Tuesday, August 11, 2009

Birth Parents

I was sitting on the sofa in our game room loving on my kiddos before bed. I told Madison how thankful I am she is my daughter, how thankful I am her birthmom brought her into the world.

"Did my birth mom and dad die?" she asks.

"No they didn't."

"Are they still at the hospital?" she wants to know.

"No, they aren't."

"Do you know where they are?"

"No I don't know where they are. I know they were very young and they weren't ready to be parents. I know they wanted you to have the best possible life so they prayed to God for a family who could give you what they couldn't. I know they wanted you to have a nice home with plenty of clothes and food and diapers. And you have that in our home."

"Couldn't you just give them some of your money?" she wondered.

"No, that isn't how it happened and it takes more than money to raise a baby." My heart is racing thinking what the next question might be. Fortunately for me, that was the end.

"Can I wear this head band to day camp tomorrow?" she asks.

"You sure can, baby."

As many times as I have "practiced" answering the adoption questions, I am still scared to death the entire conversation because we didn't adopt through a nice, pretty, private agency where young girls turn in their time of need. We chose to adopt through CPS which means our children were taken and not given. How do you explain poverty and neglect to a 6 year old? How do I understand the complexities of it myself at 36? How do I explain the end result of multiple generations of poverty, drugs, little to no education, and neglect when I don't even understand?

I think the scariest questions my parents feared were about sex. And I am sure my heart will race through that conversation as well. My family has so many issues to discuss and questions to answer that innocent inquiries about sex seem sorta easy in comparison. I remember where I was and what we were doing when my mom and I had the sex conversation. For years I thought it was only done to make a baby. I don't think we ever talked about it again. When Madison was born, I decided I wanted there to be on going conversations in our home about race, adoption, and sex. Of course, I made that decision before Madison could talk, having no idea how terrifying those conversations would be! I don't want her to remember where she was and what we were doing when she found out A) she is black and I am not B) she is adopted C) she's gonna want to have sex.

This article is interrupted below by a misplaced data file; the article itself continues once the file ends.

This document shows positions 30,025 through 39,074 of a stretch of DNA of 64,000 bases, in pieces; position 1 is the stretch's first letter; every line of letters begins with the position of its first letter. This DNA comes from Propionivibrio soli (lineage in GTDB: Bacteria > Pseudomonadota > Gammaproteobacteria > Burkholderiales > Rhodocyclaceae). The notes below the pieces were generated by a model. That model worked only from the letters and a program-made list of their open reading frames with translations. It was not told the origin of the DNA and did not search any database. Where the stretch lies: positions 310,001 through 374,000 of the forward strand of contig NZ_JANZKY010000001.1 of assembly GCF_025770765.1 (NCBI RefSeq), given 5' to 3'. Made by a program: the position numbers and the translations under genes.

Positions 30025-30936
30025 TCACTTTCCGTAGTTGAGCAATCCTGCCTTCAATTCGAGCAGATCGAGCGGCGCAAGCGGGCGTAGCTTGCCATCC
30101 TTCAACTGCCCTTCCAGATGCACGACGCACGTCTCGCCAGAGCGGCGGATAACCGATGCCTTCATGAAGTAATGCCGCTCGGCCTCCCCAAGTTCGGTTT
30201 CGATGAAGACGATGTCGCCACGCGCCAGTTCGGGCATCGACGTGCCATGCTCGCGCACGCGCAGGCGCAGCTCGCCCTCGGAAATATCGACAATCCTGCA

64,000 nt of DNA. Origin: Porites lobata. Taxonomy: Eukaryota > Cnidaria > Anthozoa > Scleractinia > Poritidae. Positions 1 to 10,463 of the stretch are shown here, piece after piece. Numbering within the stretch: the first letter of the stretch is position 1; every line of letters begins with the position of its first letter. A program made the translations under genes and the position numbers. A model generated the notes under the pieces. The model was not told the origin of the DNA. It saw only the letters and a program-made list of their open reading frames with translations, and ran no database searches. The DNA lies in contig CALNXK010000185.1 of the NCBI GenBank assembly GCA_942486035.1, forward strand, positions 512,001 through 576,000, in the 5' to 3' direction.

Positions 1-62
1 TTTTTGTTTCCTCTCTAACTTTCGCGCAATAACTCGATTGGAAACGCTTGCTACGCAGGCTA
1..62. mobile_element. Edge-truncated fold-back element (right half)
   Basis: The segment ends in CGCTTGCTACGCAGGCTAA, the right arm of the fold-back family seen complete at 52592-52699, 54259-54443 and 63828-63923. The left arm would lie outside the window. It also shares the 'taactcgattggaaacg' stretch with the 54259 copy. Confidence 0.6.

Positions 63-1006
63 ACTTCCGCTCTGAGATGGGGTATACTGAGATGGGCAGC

So why do I want to cry after having this open and honest exchange with Maddie about her birth parents? I am the luckiest woman in the world to have this child as my daughter. Why am I sad? I am sad because someone had to lose for me to win. I am sad because my daughter is verbalizing questions that will haunt her entire life. I am sad because deep down inside I know my daughter lost a piece of herself when she lost the connection to her birth mother and I would rather swallow glass than see my baby hurt. But this is life and this is how her life has played out. I can't change it. I can only help her through it. Lord, give me and every other adoptive mother in the world the strength and the compassion to help our babies make peace with their beginnings. Wondering "what if" does not lesson the enormity of my role in her life....Right?

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